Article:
moments of temptation, don’t allow yourself to think that no one understands. Look to Jesus and follow his example. A lot of people today would say, “Why bother resisting any temptation? Do whatever feels right.” They ignore, or even mock the idea of God’s judgment, but his law is written on their hearts. They deny their sin, but their consciences keep accusing them (Rom 2:14-15). If they try to follow their conscience apart from Jesus, they find that they cannot do it. In 2 Timothy 2:26, Paul speaks of people being ensnared by the devil, held captive by him to do his will. Apart from Christ all of us are hopelessly enslaved, but you can be rescued today. The sinless Son of God will set you free, if you repent and begin to follow him. If you are working through that decision, you may want to read more of what Paul has to say about overcoming sin in 2 Timothy 2. Once you are free from Satan’s control, temptation does not stop. The battle intensifies, but the Holy Spirit strengthens us. Through Christ we can overcome. Have you been giving in to one of these temptations? If so, would you pray for God’s help and focus on following

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Christ’s example. You may want to commit Jesus’ responses from this passage to memory. May God strengthen us to walk in humble obedience.

1. How does this passage change your view of Jesus?

2. Which of these temptations is the most difficult for you to resist? Why?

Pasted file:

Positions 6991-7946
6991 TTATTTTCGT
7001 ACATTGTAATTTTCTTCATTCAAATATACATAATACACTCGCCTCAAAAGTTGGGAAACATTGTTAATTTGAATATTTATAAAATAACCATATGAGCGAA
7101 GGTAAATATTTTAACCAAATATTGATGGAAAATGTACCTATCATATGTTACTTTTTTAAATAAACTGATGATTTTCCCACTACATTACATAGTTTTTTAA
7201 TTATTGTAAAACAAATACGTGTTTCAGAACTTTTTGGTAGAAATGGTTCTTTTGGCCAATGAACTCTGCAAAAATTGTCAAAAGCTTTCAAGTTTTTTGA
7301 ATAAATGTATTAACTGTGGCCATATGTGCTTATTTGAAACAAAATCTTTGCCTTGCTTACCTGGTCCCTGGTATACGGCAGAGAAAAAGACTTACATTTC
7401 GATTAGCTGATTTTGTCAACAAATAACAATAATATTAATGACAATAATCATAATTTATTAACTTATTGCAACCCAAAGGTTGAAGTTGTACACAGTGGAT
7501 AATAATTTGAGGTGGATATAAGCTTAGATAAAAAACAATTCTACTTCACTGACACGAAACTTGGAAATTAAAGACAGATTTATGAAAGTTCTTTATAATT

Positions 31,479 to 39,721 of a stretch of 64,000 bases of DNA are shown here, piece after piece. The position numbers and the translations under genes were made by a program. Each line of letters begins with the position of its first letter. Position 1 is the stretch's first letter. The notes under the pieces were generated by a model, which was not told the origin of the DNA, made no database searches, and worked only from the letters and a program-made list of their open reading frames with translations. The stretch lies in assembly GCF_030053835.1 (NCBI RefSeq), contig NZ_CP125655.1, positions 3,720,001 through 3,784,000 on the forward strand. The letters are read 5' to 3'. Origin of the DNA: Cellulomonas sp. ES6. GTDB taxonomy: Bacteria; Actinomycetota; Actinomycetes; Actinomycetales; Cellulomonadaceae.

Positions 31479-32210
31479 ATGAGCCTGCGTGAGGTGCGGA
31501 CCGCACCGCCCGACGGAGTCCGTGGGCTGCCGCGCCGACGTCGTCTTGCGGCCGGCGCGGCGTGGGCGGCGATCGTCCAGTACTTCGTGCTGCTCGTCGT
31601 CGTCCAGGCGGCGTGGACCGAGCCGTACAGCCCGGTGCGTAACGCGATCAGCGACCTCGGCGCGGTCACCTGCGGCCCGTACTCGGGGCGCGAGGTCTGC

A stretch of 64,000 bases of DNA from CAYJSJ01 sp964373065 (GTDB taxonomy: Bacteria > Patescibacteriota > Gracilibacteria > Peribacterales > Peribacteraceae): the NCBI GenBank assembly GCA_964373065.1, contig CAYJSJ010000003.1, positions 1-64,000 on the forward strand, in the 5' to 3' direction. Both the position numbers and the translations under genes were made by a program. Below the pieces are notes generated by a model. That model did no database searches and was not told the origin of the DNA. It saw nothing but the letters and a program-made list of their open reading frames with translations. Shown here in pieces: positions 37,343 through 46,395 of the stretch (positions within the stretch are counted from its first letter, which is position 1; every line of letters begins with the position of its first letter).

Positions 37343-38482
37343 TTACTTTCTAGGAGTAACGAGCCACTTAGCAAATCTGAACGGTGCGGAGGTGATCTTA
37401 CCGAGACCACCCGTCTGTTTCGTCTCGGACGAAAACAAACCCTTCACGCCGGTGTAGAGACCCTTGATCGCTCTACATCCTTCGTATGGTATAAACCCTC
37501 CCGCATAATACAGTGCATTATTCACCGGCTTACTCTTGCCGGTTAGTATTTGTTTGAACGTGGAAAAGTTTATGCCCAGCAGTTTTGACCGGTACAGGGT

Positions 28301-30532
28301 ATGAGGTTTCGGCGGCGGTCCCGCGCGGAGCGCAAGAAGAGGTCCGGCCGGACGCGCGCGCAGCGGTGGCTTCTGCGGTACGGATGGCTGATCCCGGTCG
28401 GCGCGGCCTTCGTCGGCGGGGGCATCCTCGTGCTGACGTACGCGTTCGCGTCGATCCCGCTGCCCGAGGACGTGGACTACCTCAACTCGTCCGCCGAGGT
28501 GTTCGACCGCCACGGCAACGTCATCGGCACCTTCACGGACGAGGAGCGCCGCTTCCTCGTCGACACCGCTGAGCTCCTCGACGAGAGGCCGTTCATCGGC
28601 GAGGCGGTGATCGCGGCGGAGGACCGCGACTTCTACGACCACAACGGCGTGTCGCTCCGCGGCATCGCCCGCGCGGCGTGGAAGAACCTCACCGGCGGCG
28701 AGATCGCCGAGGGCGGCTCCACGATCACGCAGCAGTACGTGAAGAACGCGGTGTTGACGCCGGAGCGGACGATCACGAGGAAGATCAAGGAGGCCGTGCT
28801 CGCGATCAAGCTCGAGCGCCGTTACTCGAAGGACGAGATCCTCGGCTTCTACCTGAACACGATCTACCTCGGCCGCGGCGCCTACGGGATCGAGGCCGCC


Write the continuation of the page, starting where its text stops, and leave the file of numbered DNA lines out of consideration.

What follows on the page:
3. What steps could you take to focus on overcoming that temptation?

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Available in video at or in e-book at

Knowledge of the Future—Strength to Persevere The Book of Revelation

Count Your Blessings Ephesians 1

Stories of Grace Ephesians 2-3

Moving Forward Ephesians 4-5

The Christ-Centered Home Ephesians 5:22-6:9

Strong: The Armor of God Ephesians 6:10-24

Agent of Change The Book of Judges

Godly Romance The Song of Solomon

Standing Firm Essential Truths from the Protestant Reformation

True Wonder Luke 1-3

Bryan Craddock has served as the Pastor of Calvary Bible Church East in Kalamazoo, Michigan since the church began in 2007. He is a graduate of the Master’s College and Seminary (B.A. and M.Div.) and the Southern Baptist Theological Seminary (D.Min.). He and his wife, Shari, live in Kalamazoo, Michigan, with their three children.

Calvary Bible Church East is an independent, nondenominational, Bible church in Kalamazoo, Michigan, guided by a three-part vision. First, we seek to understand the Bible in order to live out its teaching as Spirit-filled worshippers of God and followers of Jesus Christ. Next, we seek to deepen our love for one another as the family of God. Finally, we seek to be actively engaged in our community to shine Christ’s light by meeting pressing needs and communicating the gospel of Jesus Christ. For more information, visit us online at